A Method of Moments Estimator for Random Effect Multivariate Meta-Analysis

ArticleinBiometrics 68(4) · May 2012with30 Reads
DOI: 10.1111/j.1541-0420.2012.01761.x · Source: PubMed
Meta-analysis is a powerful approach to combine evidence from multiple studies to make inference about one or more parameters of interest, such as regression coefficients. The validity of the fixed effect model meta-analysis depends on the underlying assumption that all studies in the meta-analysis share the same effect size. In the presence of heterogeneity, the fixed effect model incorrectly ignores the between-study variance and may yield false positive results. The random effect model takes into account both within-study and between-study variances. It is more conservative than the fixed effect model and should be favored in the presence of heterogeneity. In this paper, we develop a noniterative method of moments estimator for the between-study covariance matrix in the random effect model multivariate meta-analysis. To our knowledge, it is the first such method of moments estimator in the matrix form. We show that our estimator is a multivariate extension of DerSimonian and Laird's univariate method of moments estimator, and it is invariant to linear transformations. In the simulation study, our method performs well when compared to existing random effect model multivariate meta-analysis approaches. We also apply our method in the analysis of a real data example.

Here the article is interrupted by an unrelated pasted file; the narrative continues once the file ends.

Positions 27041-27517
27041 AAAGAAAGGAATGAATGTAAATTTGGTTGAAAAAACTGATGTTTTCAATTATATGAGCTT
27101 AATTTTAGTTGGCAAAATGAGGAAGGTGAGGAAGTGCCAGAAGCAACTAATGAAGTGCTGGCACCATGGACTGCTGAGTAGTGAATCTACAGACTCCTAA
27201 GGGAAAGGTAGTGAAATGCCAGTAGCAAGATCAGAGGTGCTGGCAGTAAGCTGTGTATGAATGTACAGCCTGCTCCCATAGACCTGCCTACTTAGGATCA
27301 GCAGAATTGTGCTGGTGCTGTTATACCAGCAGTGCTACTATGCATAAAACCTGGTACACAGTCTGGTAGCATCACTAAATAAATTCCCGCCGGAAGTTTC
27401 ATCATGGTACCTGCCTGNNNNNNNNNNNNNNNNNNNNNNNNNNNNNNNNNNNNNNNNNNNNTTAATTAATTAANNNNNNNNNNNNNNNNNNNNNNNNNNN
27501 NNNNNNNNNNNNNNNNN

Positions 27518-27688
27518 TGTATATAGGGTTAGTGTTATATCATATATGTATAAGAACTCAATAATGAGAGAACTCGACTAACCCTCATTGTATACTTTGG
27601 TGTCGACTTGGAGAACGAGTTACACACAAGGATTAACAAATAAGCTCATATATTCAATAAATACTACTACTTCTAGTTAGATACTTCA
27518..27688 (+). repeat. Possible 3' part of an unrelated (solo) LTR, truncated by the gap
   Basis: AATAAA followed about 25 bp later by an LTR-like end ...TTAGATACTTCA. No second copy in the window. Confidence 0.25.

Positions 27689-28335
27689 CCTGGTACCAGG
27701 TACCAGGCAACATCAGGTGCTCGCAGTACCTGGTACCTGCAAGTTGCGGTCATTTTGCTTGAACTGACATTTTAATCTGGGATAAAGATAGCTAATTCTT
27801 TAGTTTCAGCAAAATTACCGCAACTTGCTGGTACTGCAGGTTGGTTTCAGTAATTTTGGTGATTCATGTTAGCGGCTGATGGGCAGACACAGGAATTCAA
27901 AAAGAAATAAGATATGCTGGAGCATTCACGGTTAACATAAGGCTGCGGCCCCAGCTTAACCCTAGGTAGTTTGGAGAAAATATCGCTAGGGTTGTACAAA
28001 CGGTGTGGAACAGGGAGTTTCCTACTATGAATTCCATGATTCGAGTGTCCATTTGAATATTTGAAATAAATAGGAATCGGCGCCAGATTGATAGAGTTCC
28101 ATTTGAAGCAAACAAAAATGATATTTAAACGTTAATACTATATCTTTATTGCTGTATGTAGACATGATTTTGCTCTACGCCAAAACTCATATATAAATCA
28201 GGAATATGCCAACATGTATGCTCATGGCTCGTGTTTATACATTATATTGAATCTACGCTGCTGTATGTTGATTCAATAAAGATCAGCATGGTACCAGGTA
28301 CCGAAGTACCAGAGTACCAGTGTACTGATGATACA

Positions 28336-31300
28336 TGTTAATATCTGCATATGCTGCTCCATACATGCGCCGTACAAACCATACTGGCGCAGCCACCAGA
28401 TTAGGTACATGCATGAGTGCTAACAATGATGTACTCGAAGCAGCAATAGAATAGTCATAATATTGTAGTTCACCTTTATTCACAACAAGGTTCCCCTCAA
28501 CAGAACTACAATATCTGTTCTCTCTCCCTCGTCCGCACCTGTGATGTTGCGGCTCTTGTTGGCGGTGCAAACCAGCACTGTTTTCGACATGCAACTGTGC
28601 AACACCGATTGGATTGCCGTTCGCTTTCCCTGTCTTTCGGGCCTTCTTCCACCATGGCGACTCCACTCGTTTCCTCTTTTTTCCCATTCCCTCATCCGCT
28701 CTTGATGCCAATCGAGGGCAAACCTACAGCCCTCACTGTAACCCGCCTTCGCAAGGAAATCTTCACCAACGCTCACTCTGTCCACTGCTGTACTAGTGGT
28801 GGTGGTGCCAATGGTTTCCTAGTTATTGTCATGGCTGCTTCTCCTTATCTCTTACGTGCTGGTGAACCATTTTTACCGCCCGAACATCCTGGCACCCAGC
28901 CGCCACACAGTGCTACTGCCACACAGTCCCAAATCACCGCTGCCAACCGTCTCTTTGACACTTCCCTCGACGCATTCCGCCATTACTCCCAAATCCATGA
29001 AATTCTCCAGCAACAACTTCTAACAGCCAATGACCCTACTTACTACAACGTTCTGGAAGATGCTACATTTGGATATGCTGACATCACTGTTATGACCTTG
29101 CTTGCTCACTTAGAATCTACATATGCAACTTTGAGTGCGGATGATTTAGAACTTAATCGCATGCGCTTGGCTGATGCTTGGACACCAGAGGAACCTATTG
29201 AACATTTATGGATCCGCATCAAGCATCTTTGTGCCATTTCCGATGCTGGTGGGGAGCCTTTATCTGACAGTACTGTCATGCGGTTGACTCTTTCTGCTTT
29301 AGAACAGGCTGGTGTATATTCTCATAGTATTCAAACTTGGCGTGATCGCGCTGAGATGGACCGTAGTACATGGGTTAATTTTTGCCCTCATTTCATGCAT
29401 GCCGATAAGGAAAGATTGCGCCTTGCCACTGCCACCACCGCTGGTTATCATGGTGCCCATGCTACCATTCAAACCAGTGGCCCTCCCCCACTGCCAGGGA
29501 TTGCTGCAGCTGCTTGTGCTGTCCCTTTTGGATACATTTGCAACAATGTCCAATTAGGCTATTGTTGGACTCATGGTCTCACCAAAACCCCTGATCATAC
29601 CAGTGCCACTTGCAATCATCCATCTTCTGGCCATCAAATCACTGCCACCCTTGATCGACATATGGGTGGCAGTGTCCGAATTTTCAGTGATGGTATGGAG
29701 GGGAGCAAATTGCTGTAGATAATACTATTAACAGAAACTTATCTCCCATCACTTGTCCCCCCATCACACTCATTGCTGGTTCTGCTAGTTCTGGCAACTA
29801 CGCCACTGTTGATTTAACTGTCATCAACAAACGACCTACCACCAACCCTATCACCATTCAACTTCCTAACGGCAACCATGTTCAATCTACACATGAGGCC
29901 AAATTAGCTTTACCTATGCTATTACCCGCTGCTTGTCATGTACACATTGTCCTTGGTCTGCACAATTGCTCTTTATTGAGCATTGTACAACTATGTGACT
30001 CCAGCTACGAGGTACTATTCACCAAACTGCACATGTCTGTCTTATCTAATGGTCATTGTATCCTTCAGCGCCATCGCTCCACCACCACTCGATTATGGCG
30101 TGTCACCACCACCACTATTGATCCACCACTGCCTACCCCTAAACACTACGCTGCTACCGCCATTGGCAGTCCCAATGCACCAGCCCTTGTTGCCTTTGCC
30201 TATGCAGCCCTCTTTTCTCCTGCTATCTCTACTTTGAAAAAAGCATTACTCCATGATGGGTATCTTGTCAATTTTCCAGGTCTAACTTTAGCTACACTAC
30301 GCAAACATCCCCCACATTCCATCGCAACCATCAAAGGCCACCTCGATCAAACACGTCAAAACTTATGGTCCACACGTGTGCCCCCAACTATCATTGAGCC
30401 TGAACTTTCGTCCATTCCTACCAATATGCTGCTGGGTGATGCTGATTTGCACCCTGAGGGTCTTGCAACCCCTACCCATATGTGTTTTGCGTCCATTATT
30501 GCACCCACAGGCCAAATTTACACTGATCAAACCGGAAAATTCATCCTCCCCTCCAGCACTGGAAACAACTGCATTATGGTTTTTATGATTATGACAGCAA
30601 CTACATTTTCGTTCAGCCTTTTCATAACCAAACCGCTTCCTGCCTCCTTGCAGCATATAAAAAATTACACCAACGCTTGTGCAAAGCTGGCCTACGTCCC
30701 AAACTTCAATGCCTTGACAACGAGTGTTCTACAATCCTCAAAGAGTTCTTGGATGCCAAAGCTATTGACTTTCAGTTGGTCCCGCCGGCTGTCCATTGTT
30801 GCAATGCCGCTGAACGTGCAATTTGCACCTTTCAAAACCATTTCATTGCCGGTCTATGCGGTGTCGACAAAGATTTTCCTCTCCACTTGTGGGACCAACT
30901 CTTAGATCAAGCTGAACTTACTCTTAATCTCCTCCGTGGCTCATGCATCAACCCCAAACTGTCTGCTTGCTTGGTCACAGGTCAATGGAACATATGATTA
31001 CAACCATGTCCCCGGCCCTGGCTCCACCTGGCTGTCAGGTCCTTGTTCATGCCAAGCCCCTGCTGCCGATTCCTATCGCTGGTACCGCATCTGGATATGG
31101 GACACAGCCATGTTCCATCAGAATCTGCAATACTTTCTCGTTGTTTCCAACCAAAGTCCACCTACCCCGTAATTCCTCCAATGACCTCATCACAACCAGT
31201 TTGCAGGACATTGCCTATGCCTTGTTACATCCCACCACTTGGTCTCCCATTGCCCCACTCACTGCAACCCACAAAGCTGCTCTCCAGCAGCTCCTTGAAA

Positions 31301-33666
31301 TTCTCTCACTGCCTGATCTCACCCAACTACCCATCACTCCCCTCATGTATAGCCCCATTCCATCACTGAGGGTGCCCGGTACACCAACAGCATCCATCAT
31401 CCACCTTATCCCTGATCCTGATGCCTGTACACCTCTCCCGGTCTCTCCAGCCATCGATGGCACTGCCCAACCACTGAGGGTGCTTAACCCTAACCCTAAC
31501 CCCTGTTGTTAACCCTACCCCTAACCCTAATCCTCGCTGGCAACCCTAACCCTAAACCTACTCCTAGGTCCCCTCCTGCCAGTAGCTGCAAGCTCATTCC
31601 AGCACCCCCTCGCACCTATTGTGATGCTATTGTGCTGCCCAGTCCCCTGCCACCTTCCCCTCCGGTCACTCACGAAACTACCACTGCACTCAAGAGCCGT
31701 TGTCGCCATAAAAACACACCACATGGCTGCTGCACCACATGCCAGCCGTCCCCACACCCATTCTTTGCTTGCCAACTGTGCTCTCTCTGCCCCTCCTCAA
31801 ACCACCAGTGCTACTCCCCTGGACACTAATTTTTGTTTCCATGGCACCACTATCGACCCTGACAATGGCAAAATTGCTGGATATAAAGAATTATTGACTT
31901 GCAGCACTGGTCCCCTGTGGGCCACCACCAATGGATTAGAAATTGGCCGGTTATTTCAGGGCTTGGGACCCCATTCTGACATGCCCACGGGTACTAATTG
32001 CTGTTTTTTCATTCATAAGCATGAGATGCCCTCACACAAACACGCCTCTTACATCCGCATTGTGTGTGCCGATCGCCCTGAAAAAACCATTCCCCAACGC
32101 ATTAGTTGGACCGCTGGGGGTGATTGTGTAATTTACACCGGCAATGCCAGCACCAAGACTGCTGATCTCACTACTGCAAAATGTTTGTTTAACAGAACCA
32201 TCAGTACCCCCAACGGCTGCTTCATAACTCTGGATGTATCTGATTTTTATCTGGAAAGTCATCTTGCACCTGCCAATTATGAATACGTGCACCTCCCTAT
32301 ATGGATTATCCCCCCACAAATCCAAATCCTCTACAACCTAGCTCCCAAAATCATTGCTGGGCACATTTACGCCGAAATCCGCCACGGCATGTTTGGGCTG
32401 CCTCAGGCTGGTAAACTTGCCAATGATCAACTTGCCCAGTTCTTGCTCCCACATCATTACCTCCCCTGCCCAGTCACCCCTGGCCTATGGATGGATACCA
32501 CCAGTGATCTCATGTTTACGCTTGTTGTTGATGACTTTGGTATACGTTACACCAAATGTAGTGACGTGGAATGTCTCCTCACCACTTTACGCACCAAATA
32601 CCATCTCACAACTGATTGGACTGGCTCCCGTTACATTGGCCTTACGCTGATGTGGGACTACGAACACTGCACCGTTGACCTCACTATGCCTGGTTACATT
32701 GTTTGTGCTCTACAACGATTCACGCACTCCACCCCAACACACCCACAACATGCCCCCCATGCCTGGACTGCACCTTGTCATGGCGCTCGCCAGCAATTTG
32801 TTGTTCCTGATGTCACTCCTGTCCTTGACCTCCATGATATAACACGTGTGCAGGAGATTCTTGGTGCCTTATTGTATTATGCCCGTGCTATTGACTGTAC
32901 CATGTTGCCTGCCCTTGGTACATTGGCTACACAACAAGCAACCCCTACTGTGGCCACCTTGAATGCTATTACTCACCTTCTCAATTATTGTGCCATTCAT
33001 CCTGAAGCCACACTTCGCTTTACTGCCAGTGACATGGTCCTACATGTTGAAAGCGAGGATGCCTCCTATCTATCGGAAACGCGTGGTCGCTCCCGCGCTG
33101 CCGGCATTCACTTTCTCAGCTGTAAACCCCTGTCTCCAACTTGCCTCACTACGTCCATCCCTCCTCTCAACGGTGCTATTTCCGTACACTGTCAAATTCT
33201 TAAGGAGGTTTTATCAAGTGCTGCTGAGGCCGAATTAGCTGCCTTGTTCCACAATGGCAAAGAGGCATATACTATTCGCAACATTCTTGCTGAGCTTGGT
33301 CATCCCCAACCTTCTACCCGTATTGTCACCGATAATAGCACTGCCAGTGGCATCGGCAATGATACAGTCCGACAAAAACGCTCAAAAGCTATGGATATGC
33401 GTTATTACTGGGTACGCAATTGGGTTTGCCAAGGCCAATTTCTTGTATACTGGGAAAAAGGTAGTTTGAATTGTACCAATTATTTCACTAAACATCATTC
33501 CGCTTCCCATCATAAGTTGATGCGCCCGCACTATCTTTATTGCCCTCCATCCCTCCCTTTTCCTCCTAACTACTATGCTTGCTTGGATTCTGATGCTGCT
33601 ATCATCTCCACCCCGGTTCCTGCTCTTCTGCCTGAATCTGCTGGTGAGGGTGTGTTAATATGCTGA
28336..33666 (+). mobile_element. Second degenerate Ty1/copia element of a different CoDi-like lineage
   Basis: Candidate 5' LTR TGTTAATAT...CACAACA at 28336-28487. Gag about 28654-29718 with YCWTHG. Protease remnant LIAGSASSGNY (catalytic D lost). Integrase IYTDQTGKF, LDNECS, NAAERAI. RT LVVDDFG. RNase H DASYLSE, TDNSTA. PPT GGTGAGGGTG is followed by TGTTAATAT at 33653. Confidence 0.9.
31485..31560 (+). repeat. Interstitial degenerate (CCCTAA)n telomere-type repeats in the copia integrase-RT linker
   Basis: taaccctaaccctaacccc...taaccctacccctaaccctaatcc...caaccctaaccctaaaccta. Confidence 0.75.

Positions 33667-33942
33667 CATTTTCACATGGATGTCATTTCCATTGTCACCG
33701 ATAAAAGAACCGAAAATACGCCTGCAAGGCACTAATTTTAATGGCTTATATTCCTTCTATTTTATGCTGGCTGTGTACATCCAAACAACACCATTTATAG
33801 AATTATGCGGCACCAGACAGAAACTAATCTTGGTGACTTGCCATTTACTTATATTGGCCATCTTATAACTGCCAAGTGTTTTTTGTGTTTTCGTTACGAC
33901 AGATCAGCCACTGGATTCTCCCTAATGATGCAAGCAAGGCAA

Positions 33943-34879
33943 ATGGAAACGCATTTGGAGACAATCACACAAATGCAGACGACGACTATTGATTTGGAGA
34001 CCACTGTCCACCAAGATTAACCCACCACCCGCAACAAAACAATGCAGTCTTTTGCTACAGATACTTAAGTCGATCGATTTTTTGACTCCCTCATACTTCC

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    • "A Z test (Chen et al., 2012) was carried out to assess the significance of the overall effect size and forest plots were used to display the values of OR at 95%CIs between patient and control groups. Heterogeneity was assessed by the Cochran's Q-statistic (Chen et al., 2012), with P < 0.05 indicating the existence of heterogeneity. For quantification of the degree of heterogeneity, the I-squared (I 2 ) statistic (Peters et al., 2006) was calculated ranging from 0 to 100% (0%, no heterogeneity; 100%, maximal heterogeneity). "
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    • "Correlations between APOA5 and APOC3 SNPs and risk of CHD were estimated by the calculation of odds ratios (ORs) and 95% confidence intervals (95%CIs). A Z-test was employed to detect the significance of overall effect size (Chen et al., 2012), and forest plots were generated to display OR values and 95%CIs between case and control groups. Heterogeneity among studies was evaluated using Cochran's Q-statistic (P < 0.05 was considered to signify evident heterogeneity) and the I 2 test, which measures the percentage of total variation across studies, ranging from 0 to 100% (Peters et al., 2006; Jackson et al., 2012). "
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